Even without the cartoon villain Clinton enjoyed, Obama can turn the budget negotiations and the shutdown to his advantage without much heavy lifting. He doesn't even have to think the problem through - he can simply follow Bill Clinton's 1995 playbook. After the 1994 midterm losses, Clinton & Co. undertook a concerted campaign to manage the public's perception of Gingrich. "Over and over again," recalls Mike McCurry, then White House press secretary, "we used the words 'radical' and 'extreme' interchangeably to discuss the priorities of the new Republican leadership in Congress." The rhetorical battle was waged not just by aides but by the president himself. Day after day. Relentlessly. Clinton didn't mind dirtying his hands in daily political combat - indeed, he relished it.
Obama, it seems, prefers to keep his hands unsoiled. His moderation may serve him well: if and when he finally does start calling out the Republicans in forceful language, the public won't be able to avoid recognizing what the radical, extreme Republicans did to make Mr. Reasonable finally blow his stack. But he needs to make a conscious, sustained effort at winning the argument. If Obama is not the natural tribune of the middle class Clinton was, he is a natural teacher. The educator-in-chief needs to make sure that the public understands just what the GOP is trying to do.
The lesson plan writes itself. Once more, let's go to the videotape. In 1995 Gingrich & Co. proposed to cut $270 billion in Medicare over five years. They also called for tax cuts, largely benefitting the wealthy, totaling $240 billion over the same period. The near 1:1 correspondence between the two numbers handed Clinton a ready-made argument that "the congressional majority appears to be choosing for the first time ever to use the benefits we provide under Medicare . . . as a piggybank to fund huge tax cuts for people who don't really need them."
"My fellow Americans," he said, "this is a big fight."
In 1995 Medicare was the hammer with which Clinton repeatedly beat the Republicans over the head. No doubt with that history in mind, the Republicans this time won't touch America's favorite government program with a ten-thousand-foot pole. No matter. There's more than enough in current GOP proposals for Obama to latch onto as he makes his case that he is the only thing standing in the way of a bunch of marauding ideologues.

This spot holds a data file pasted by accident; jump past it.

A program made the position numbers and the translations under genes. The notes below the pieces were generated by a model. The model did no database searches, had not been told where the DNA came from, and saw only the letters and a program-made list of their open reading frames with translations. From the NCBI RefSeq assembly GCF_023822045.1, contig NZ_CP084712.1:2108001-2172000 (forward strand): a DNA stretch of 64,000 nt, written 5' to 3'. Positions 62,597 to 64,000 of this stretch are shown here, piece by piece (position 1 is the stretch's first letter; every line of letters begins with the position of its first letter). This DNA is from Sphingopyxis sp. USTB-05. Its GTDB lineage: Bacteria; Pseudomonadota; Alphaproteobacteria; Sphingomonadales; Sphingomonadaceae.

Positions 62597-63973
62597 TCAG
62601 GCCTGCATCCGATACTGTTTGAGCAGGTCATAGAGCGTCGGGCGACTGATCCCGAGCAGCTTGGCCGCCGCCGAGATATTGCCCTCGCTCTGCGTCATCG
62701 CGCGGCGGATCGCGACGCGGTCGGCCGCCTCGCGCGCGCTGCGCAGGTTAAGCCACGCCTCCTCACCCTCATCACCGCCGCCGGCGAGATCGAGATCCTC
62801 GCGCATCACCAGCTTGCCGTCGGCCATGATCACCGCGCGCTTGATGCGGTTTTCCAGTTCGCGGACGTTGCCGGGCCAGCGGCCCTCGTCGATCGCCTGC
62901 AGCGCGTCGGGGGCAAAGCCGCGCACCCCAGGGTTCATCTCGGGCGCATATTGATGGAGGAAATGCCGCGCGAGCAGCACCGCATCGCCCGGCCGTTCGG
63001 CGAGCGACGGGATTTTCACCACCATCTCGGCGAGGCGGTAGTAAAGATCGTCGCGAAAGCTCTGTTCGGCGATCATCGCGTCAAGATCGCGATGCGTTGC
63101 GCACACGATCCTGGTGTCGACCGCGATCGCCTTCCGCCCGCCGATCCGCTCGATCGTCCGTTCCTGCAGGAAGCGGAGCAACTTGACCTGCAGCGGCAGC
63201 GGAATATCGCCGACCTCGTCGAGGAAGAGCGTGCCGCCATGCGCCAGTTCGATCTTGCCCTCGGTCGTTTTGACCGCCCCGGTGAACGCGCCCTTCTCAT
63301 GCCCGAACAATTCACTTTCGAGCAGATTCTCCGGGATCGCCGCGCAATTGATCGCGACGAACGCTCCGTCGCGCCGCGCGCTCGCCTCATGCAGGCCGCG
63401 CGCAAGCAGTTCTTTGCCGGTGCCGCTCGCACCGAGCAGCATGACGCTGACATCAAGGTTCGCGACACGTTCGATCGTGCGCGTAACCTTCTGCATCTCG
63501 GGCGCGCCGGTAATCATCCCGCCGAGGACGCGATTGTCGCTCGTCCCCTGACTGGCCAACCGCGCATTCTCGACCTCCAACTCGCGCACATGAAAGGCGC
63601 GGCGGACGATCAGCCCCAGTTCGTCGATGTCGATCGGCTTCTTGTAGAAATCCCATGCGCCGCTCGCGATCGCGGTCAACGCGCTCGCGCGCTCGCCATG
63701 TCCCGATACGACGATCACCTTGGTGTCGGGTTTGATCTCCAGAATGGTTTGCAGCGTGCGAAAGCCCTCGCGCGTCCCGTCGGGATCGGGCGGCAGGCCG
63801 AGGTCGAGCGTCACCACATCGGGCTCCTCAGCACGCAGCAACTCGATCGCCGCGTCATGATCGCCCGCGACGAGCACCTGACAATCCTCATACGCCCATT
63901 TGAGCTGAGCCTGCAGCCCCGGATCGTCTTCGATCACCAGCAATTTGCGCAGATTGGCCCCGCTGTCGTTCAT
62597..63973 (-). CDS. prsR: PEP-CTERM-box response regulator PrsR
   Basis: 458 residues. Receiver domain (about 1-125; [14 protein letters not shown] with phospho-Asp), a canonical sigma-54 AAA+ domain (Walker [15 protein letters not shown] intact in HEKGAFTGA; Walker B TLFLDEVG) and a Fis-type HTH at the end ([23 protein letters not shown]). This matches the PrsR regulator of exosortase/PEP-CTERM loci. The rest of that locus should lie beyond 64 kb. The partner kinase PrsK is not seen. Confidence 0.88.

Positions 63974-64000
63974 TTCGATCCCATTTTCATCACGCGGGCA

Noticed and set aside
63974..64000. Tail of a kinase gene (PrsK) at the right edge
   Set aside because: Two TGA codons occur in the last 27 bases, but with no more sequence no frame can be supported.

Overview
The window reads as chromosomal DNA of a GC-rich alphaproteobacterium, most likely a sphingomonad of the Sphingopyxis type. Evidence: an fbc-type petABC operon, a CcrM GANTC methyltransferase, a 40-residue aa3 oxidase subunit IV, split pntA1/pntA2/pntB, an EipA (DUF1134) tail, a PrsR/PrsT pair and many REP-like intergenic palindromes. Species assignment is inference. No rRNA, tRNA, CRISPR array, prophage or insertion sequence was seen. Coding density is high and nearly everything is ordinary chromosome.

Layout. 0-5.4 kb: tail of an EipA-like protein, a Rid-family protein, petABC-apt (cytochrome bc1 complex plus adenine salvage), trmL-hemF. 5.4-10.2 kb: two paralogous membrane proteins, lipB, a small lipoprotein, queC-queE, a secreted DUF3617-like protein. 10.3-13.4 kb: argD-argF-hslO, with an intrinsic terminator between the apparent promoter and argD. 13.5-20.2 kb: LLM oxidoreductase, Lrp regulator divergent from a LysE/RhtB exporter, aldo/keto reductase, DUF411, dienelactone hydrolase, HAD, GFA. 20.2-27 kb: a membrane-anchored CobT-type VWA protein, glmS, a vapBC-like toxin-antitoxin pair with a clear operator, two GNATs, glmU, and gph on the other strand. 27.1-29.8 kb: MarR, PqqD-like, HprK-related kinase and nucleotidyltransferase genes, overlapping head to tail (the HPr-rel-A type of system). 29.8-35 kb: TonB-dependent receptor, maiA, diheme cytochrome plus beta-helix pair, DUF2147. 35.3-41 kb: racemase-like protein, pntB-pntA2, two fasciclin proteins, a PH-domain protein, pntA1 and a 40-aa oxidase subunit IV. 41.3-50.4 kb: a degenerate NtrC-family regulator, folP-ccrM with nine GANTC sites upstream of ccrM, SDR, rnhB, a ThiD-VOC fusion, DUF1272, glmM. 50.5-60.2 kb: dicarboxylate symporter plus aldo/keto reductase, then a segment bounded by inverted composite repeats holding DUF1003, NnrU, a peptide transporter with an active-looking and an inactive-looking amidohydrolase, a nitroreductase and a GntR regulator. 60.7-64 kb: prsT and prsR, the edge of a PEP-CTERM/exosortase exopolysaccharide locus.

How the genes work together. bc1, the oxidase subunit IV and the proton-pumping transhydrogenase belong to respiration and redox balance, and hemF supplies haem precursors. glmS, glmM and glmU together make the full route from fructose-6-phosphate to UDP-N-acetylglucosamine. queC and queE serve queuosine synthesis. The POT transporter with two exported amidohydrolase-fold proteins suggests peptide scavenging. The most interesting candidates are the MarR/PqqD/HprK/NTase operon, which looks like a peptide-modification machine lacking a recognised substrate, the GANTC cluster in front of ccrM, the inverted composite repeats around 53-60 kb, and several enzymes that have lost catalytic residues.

He can start with this chart (created by Donna Cooper of the Center for American Progress), which details $44 billion the Republicans intend to cut from the annual budget for a variety of safety-net programs and compares it to the $42 billion it costs for a year's worth of extending the Bush tax cuts for the rich. If preserving the general "safety-net" makes for a tough sell to a public suspicious of welfare freeloaders, the president can look to some of the chart's specifics. Here's my favorite: $4.1 billion cut from "job training for unemployed and new workers" vs. $4.1 billion spent on "tax breaks for offshore operations of U.S. financial companies." If the president can't sell that one, he should find a new line of work.
There's more: $850 million in aid to state and local law enforcement, close to $1 billion for clean water, $53 million for food safety. Imagine the photo ops for each of these. The Republicans are proposing everything but skinning the Easter bunny to make purses for landlords to carry the gold coins they gain by putting widows and orphans out on the street.
Last fall Senate Republican leader Mitch McConnell, speaking of his goals for the new Congress, said, "The single most important thing we want to achieve is for President Obama to be a one-term president." By the time the government reopened, in early 1996, after the second of two shutdowns, Bill Clinton's reelection was in the bag. Obama, without breaking a sweat, can ensure the same result for himself in 2012.
His "Gary Cooper moment" is approaching; he should let the Miller gang have its shutdown. As citizens in 2011 watch B-roll footage of unsent Social Security checks and padlocked national parks, they will blame the mess on John Boehner and his band of flamethrowers. Dick Armey, who in 1995 occupied the job of House majority leader now held by Eric Cantor, told me why: "It is incongruous to the general public political awareness to think that Democrats would shut down government; Democrats love government. It is perfectly reasonable for them to understand that Republicans shut down government; Republicans don't like government." In 1995, says Armey, he warned Gingrich, "If there's a government shutdown or anything that looks like it, we're going to get the blame."
"Dumbest thing Newt ever did was shut down the government," Bob Dole said to me. " If there was ever any doubt about Clinton's reelection - probably wasn't much - there wasn't after that.
"Dumb, dumb, dumb."
Eric Cantor, John Boehner, you're making a big mistake.
The original version of this post mistakenly identified Soon Yi Previn as the stepdaughter of Mia Farrow.